The Babies Are Coming!
Updated: Mar 23
There are some key things to note when managing a bred cow herd through calving. Management practices can be measured using the GOLD management indicators.
Growth- can be calculated as weaning weight as a percentage of dams weight or weight of calf weaned per weight of cow exposed
Open- indicates fertility level of herd
Length- of the calving season measured by number of days between first and last calf being born
Death Loss- number of calf deaths from birth to weaning, goal is under 4%
The main measurement of a successful calving season is the percentage of calf crop.
% calf crop= No. calves weaned X100
No. of females exposed
The calf crop is a way to measure fertility, mothering ability and calf survival on your ranch. This can be directly correlated to effects on production costs and returns. The two most crucial times where proper management and genetics will have the largest impact on the calf crop percentage is during peri-partum (around calving) and at breeding.
It is important to understand the physiology of parturition to be able to properly and promptly assist cattle that are in need. Parturition is defined as the act of giving birth. Parturition has an average fatality rate of 3-5% at or shortly after birth.
1. Relaxation or Preparatory Stage- cow becomes restless and isolated from the herd
The pelvic girdle (birthing canal) will begin to relax by allowing joints/ligaments to become more elasticized
Common visual cues- tail head ligaments relax, vulva swells, discharge clear mucous, udder enlargement
Internal cues- cervix relaxes and dilates, uterine contractions force the amniotic membranes to rupture which causes the water sac to break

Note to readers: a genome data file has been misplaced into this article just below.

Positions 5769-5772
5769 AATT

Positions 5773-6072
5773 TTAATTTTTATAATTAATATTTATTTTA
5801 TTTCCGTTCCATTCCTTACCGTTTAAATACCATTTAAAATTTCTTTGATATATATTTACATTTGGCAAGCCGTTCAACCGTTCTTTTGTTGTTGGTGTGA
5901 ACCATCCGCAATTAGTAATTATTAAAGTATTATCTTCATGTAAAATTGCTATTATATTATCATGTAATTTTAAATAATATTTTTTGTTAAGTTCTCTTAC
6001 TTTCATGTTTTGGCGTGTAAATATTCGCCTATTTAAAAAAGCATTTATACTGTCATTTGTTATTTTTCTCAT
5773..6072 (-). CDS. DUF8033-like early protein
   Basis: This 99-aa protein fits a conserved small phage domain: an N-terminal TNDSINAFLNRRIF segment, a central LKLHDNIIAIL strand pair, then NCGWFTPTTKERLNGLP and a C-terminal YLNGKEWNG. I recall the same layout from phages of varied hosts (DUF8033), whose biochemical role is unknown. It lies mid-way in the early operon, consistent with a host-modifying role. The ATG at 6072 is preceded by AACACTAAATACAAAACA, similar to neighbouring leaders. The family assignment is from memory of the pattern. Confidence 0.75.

The fetus will be moving into the birth canal in this stage
2. Active Labour- can be 30 minutes to an hour long, this stage begins when the calves legs enter the vagina
Internally- uterine and abdominal muscle contractions increase, fetus puts pressure on cervix causes full dilation
Common visual cues- the cow is very restless, feet and nose should be presented, contractions will occur every 15 minutes and progressively get stronger
2-3 minutes after birth the cow should be up and licking her calf to promote bonding and ensure the placental sack is not suffocating the calf
After 10-15 minutes, the calf should be standing and searching for the udder
Colostrum needs to be obtained in the first 12 hours after birth
3. Involution and Expulsion of Placenta- post delivery uterus contracts and placenta is expelled
If not expelled within 12 hours, this is referred to as retained placenta
Retained placenta can pose risk for infection in the cow
Do not force removal, try to let cow clean on her own
Can use estrus injection to promote cleaning when necessary, talk to your vet for more details or other options
There are risks associated with every step in parturition and therefore need to be managed properly to decrease death loss. Some of the risks and problems associated with calving will be explained in the next blog post.